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  #1  
Old April 6, 2012, 01:48 AM
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Default Let's discuss art!

Navo wanted to open one, so I will ease him off the burden. Damien Hirst is on my mind. Two famous installation ones are:

A Thousand Years



As the blog writes:
Although grisly, I found Damien Hirst’s (b. 1965 England) installation ‘A Thousand Years absolutely fascinating. Within a huge glass case, a whole life cycle is going on. From gestation to birth, life to death, (zapped by an insect-o-cutor, what a way to go eh). All is lived out before the eyes of the viewer. A small drama, of infinite importance to the life forms (maggots) that star in it. It made me think about our own life cycle, the importance we place on stuff that in the end, doesn’t really matter. How our time is taken up with the mundane, whilst those, not so lucky, fight for their very survival.
Another you may have seen is the following:

The Physical Impossibility of Death in the Mind of Someone Living




Check out his interview (may be a bit graphic for kids):



Oh...homeboy is worth about 370 mill (US). Umm yeah
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Old April 6, 2012, 02:08 AM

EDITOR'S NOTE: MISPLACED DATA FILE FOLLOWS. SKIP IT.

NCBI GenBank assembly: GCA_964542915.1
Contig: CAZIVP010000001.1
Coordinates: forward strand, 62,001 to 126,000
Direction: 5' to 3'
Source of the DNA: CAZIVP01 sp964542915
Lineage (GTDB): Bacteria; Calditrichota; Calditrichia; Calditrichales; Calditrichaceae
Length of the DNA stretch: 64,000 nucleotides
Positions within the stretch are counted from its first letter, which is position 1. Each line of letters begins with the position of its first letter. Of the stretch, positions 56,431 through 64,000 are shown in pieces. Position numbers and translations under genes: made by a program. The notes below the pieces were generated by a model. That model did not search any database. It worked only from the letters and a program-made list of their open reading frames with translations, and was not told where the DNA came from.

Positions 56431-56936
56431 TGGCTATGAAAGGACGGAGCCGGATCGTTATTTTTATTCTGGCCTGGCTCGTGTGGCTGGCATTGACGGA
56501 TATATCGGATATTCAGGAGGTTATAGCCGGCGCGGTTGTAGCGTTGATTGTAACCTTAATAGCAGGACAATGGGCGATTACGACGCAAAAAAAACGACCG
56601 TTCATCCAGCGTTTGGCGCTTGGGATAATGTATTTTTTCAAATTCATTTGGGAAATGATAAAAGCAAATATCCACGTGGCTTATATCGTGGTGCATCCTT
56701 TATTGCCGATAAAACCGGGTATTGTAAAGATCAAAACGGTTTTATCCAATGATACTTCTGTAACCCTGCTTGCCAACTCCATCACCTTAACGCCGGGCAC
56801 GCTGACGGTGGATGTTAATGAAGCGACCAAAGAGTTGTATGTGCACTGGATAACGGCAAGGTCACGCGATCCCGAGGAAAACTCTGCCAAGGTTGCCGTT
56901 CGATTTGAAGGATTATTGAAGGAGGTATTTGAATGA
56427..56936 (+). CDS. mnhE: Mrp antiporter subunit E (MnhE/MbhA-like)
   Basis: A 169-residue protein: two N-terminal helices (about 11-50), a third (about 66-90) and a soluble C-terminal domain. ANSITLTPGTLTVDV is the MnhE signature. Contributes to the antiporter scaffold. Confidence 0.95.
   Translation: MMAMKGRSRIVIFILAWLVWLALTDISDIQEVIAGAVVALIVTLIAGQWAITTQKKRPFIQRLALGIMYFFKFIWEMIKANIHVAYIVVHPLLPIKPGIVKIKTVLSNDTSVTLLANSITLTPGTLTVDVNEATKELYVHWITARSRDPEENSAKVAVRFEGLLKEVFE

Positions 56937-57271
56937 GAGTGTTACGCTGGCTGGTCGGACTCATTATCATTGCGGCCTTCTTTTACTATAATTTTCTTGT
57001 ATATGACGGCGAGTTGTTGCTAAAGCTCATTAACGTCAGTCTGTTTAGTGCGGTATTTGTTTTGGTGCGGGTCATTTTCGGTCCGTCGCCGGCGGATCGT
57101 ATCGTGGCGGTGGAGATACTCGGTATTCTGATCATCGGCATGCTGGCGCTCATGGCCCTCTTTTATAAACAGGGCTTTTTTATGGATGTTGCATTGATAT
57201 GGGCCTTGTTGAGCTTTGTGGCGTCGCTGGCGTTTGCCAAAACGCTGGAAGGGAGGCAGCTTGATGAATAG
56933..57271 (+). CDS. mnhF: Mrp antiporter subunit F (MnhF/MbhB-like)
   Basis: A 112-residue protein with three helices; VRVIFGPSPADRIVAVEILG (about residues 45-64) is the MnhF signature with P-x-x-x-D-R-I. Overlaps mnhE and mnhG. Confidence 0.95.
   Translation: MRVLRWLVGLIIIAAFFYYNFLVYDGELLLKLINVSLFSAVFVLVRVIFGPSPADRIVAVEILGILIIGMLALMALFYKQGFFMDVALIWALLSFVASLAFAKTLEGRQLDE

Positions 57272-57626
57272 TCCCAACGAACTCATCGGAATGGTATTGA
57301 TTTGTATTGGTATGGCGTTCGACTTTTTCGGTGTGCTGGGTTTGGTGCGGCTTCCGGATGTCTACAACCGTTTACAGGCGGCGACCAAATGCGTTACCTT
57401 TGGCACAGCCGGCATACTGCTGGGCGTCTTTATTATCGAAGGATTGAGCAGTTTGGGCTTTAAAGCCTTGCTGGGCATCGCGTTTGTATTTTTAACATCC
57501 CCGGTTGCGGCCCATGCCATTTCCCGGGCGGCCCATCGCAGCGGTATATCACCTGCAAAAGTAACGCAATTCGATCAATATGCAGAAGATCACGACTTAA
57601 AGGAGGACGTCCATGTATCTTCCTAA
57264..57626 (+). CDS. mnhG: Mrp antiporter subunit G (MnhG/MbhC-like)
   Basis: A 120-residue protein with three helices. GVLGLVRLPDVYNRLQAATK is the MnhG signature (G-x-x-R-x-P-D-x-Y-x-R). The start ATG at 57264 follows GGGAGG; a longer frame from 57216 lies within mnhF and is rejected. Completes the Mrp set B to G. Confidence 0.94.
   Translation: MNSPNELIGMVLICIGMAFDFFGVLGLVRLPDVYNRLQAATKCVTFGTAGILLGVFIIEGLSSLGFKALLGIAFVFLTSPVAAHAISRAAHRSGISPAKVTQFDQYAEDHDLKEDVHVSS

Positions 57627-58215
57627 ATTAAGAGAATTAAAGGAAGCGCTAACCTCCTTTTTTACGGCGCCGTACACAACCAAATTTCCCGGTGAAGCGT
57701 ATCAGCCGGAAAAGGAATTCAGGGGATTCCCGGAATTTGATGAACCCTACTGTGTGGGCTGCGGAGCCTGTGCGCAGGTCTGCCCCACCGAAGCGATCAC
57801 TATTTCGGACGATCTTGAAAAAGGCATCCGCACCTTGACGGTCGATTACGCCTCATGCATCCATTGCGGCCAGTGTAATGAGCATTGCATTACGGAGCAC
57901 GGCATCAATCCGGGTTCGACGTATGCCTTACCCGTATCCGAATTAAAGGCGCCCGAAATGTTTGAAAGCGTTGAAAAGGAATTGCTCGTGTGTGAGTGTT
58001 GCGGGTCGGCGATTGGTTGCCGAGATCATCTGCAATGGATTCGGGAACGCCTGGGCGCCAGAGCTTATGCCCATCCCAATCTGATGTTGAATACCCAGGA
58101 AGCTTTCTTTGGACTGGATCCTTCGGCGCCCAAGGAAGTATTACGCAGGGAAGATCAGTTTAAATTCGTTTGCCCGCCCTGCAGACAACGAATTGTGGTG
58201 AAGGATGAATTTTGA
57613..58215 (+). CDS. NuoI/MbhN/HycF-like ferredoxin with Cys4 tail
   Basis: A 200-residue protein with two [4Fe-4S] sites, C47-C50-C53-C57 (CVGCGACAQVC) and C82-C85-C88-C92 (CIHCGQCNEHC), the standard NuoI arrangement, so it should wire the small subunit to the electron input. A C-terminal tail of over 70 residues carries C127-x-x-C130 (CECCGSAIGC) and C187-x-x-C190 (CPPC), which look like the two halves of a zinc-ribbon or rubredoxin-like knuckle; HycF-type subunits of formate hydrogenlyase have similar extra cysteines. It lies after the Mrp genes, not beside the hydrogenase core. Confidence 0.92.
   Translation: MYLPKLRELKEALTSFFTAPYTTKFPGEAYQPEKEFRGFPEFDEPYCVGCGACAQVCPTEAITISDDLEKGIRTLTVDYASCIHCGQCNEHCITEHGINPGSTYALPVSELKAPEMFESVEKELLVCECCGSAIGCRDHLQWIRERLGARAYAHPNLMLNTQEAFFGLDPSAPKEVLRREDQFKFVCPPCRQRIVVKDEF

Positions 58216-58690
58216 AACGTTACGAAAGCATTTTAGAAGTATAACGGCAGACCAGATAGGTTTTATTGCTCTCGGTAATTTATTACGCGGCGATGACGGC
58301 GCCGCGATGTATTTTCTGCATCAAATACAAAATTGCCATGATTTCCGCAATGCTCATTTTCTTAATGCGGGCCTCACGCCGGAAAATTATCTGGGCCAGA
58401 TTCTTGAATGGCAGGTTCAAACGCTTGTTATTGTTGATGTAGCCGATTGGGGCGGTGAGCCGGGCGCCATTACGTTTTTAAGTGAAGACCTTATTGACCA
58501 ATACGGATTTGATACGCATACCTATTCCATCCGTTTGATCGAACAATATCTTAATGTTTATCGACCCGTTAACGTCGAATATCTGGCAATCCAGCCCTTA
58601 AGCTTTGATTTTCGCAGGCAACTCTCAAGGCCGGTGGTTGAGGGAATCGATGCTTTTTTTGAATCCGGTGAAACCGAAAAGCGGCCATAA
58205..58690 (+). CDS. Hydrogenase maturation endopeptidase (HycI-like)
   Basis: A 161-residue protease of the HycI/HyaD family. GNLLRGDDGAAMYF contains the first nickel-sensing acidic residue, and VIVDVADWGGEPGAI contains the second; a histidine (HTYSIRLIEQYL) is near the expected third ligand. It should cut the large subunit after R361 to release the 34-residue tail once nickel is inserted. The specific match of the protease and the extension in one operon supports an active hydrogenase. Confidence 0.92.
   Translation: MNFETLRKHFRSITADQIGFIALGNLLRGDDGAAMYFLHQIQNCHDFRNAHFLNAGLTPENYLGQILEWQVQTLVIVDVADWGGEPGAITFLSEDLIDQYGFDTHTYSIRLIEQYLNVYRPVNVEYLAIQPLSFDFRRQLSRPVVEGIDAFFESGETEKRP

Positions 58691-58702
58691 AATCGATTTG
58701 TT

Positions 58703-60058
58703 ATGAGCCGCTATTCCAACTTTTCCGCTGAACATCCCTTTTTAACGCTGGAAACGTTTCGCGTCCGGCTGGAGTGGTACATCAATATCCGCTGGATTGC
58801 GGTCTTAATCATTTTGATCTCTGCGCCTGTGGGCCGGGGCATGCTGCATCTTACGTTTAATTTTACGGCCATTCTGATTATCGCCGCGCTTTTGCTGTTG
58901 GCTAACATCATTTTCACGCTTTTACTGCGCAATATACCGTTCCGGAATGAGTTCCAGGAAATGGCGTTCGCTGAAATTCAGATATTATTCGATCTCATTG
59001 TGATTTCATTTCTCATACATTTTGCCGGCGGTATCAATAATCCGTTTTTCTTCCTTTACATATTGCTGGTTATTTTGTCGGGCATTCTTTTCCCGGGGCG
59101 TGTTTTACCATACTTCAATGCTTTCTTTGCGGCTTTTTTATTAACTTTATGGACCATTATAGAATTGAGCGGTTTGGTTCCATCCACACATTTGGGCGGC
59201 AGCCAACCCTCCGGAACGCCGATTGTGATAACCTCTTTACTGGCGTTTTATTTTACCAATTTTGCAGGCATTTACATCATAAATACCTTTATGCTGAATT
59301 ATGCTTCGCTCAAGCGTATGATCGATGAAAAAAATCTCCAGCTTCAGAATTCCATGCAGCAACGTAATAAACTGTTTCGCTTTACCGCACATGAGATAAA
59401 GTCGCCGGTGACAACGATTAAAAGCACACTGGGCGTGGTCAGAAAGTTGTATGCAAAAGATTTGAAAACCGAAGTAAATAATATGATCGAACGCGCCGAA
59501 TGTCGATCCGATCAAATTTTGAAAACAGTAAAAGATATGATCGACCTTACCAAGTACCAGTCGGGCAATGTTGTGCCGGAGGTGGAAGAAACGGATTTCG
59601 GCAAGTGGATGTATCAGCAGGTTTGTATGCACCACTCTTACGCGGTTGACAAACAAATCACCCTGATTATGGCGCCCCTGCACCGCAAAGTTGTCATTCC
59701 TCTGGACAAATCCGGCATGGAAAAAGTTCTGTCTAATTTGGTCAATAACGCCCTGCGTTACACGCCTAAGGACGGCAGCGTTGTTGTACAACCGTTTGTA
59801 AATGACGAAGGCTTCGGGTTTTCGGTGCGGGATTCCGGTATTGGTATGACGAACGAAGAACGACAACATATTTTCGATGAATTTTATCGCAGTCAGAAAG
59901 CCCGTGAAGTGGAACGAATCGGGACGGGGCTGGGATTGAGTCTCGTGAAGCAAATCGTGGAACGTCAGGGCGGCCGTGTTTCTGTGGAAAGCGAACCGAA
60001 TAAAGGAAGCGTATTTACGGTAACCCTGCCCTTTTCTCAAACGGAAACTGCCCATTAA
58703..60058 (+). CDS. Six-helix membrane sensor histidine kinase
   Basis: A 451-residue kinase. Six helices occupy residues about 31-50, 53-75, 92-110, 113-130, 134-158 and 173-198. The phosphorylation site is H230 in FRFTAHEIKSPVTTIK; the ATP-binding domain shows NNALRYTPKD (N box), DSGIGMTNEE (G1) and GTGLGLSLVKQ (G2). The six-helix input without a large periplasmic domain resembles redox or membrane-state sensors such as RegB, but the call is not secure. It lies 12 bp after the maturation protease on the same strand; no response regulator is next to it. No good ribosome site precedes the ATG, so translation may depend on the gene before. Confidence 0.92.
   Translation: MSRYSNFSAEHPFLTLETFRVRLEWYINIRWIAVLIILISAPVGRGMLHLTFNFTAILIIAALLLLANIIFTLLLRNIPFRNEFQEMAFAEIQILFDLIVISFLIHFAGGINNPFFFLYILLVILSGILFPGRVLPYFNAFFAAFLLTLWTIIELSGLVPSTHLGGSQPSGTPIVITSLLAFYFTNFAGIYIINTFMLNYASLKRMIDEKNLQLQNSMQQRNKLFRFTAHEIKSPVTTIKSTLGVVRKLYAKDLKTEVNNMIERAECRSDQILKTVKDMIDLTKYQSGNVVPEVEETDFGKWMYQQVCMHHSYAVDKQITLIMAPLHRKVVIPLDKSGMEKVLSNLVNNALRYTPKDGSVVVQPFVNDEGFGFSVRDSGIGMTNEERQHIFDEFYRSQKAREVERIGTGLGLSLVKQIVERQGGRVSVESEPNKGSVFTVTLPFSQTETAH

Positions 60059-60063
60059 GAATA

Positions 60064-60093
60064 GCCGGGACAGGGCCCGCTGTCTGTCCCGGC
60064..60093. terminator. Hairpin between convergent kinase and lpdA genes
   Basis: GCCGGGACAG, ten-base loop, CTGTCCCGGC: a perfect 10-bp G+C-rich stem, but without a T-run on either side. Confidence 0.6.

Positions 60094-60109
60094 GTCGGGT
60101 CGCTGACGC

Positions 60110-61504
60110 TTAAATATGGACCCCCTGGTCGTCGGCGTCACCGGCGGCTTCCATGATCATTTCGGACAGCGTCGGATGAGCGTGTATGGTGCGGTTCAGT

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Good stuff Zeeshan. Will follow it keenly (I hope Mufi opens the linguistic anthropology thread too)
Would be great to read some personal reflections/reviews on art exhibitions or museums attended in addition to general info. Recommendations are always welcome.

Here is a brief excerpt from a travel account I wrote when visiting Spain a couple of years back. It's about my visit to the Prado Museum in Madrid with a friend:

"The first place she took me to was the Prado Museum. It was afternoon already and we knew we didn't have much time in the museum, so we went immediately to her favourite section - the one exhibiting the Black Paintings of Francisco Goya. Though I did go to the Prado again, once my other friends arrived, it was the paintings of this section that left the biggest impression on me. I was particularly taken by the painting below, which was possibly inspired by the Ruben's painting beneath it (also displayed at the Prado):


Goya's Saturn Devouring His Son c. 1819-1823